# Thread: How many different basis does this set contain?

1. ## How many different basis does this set contain?

Hi,

problem:

Consider the set of all those vectors in $\mathbb{C}^3$ each of whose coordinates is either 0 or 1. How many different basis does this set contain?

attempt:

The set I have to choose from has the following elements in it.

$\{(1,0,0),(0,1,0),(0,0,1),(1,1,0),(0,1,1),(1,0,1), (1,1,1)\}$.

I've excluded (0,0,0) as this is not part of any basis. More precisely I have
$2^3-1$ elements in my set.

Now I want to pick three vectors out of a set of seven such that they are linearly independent..Any hints on this one?

Thanks.

2. Originally Posted by Mollier
Hi,

problem:

Consider the set of all those vectors in $\mathbb{C}^3$ each of whose coordinates is either 0 or 1. How many different basis does this set contain?

attempt:

The set I have to choose from has the following elements in it.

$\{(1,0,0),(0,1,0),(0,0,1),(1,1,0),(0,1,1),(1,0,1), (1,1,1)\}$.

I've excluded (0,0,0) as this is not part of any basis. More precisely I have
$2^3-1$ elements in my set.

Now I want to pick three vectors out of a set of seven such that they are linearly independent..Any hints on this one?

Thanks.
So it seems you meant to ask: how many different basis for $\mathbb{C}^3$ are there in the set of all vectors all of whose coordinates are only 0 or 1...right?
Then your set has 8 elements (the vector (0,0,0) also belongs to it), but certainly you can make it with the 7 vectors you wrote down since you want 3 lin. ind. vectors.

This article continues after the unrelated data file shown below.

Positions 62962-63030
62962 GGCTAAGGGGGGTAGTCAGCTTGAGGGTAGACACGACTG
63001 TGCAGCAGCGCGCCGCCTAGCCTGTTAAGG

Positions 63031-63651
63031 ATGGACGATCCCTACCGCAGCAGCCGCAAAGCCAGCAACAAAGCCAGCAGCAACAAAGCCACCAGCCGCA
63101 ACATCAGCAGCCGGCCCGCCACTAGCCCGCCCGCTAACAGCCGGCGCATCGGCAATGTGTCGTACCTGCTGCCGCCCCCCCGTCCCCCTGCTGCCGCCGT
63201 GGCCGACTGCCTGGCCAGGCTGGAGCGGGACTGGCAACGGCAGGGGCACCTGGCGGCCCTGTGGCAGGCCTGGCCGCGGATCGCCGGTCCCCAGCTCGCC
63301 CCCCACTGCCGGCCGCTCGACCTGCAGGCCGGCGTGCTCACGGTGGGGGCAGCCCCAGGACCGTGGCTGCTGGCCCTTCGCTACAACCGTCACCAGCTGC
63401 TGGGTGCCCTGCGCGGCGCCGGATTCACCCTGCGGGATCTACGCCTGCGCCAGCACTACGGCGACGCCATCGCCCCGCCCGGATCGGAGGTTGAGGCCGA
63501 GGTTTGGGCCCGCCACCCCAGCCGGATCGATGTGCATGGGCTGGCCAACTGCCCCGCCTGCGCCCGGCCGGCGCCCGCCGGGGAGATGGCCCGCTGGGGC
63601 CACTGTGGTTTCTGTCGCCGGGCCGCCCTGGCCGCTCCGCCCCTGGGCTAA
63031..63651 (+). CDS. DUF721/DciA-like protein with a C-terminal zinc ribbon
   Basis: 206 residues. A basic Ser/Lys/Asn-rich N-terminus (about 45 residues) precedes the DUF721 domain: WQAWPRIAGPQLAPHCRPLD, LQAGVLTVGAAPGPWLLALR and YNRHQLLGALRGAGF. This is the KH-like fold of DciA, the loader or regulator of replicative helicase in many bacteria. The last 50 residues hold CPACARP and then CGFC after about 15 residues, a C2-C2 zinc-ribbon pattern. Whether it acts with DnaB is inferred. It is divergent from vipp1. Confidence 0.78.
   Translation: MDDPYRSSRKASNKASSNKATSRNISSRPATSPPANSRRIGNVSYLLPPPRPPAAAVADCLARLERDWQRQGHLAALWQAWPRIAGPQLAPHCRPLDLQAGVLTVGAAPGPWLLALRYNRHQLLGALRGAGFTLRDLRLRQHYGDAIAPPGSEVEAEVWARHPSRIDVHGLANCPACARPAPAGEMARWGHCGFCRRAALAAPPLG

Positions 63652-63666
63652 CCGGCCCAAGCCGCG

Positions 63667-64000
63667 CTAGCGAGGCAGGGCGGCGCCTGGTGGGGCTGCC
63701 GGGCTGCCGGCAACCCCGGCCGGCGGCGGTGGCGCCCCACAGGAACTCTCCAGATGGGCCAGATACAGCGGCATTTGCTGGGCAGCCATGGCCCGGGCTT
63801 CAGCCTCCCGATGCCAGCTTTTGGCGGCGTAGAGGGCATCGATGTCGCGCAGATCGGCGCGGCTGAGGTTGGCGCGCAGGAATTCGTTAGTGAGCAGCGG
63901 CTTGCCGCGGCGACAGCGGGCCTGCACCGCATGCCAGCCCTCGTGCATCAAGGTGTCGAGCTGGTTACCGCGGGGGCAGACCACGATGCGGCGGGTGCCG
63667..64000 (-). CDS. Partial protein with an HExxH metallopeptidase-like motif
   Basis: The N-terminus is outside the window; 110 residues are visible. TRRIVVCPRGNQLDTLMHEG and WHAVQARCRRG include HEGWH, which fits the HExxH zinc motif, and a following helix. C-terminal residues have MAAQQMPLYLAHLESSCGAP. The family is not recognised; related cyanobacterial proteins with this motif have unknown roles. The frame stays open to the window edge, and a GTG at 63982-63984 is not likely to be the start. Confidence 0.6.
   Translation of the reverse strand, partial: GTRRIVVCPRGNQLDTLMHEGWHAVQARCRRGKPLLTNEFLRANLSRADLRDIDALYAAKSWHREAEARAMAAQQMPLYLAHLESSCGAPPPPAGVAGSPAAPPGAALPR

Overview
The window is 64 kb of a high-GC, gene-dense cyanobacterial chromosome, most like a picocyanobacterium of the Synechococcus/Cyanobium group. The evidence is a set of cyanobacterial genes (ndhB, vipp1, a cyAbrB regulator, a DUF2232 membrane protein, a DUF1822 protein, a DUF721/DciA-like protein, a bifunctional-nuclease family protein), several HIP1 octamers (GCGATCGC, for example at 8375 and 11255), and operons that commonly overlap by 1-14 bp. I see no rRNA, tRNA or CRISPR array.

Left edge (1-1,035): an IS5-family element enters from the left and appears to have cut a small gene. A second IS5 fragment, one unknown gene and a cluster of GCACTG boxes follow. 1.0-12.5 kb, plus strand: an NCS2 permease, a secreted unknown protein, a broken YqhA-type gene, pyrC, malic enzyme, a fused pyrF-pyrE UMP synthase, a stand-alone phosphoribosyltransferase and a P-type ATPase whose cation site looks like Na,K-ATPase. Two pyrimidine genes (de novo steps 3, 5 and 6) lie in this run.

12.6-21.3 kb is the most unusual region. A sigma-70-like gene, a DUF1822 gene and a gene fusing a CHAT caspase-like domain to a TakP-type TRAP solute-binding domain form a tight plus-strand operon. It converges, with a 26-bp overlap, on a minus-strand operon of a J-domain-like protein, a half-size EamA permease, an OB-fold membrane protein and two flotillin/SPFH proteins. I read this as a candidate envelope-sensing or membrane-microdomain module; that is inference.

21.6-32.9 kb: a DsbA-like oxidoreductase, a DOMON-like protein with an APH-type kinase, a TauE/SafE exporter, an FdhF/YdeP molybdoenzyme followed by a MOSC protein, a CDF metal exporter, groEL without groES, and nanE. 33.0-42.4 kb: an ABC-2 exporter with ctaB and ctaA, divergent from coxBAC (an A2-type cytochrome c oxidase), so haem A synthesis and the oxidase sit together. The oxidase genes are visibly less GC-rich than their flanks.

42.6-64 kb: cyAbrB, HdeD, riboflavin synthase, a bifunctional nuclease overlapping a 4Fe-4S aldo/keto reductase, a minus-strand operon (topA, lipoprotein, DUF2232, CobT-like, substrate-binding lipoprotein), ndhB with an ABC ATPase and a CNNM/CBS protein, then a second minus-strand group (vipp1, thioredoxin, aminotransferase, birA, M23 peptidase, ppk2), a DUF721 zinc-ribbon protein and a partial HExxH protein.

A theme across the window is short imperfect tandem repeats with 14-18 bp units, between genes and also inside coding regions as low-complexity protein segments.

Now observe that ANY two different vectors from these 7 ones are lin. independent (why?), so you need:

(1) find out how many basis are there for any two fixed elements in your set, and then

(2) for each set with three elements as above you have to find all the possible orderings of the vectors , since a basis in $\mathbb{C}^3$ is NOT only three lin. ind. vectors but in fact three ORDERED lin. ind. vectors, i.e.: the basis $\{u_1,u_2,u_3\}$ is not the same as the basis $\{u_2,u_1,u_3\}$ , though these two, as SETS, are identical...

Tonio

3. Originally Posted by tonio
So it seems you meant to ask: how many different basis for $\mathbb{C}^3$ are there in the set of all vectors all of whose coordinates are only 0 or 1...right?
I actually copied the question from a book, but I think what you are writing is the same.

Originally Posted by tonio
Now observe that ANY two different vectors from these 7 ones are lin. independent (why?), so you need:
Well, if two vectors in $\mathbb{C}^3$ are to be linearly dependent, they have to be colinear.
Since we are creating different vectors with coordinates 0 or 1, two vectors in $\mathbb{C}^3$ must be linearly independent.

Originally Posted by tonio
(1) find out how many basis are there for any two fixed elements in your set
(2) for each set with three elements as above you have to find all the possible orderings of the vectors , since a basis in $\mathbb{C}^3$ is NOT only three lin. ind. vectors but in fact three ORDERED lin. ind. vectors, i.e.: the basis $\{u_1,u_2,u_3\}$ is not the same as the basis $\{u_2,u_1,u_3\}$ , though these two, as SETS, are identical...
It seems that for all two fixed elements except $(1,1,0),(0,1,1)$ (for which I get 5 basis), I get 4 basis. Funky.
Is there a nice way of showing this?

Also, the number of ways I can pick two vectors out of seven, no repetition, order does not matter is:
$\frac{7!}{2!(7-3)!}=21$.
So for 20 of the pairs, I have 20x4=80 basis, and for 1 of them I have 5 basis. So in total 85 basis..

As I see it, I have 85 different basis. As you said, order does matter when it comes to basis.
So then, each of my 85 basis has three vectors, so each basis could be rearranged in 3!=6 different ways..
This means a whopping amount of 85x6=510 basis! I think I have done something wrong here

Thanks tonio!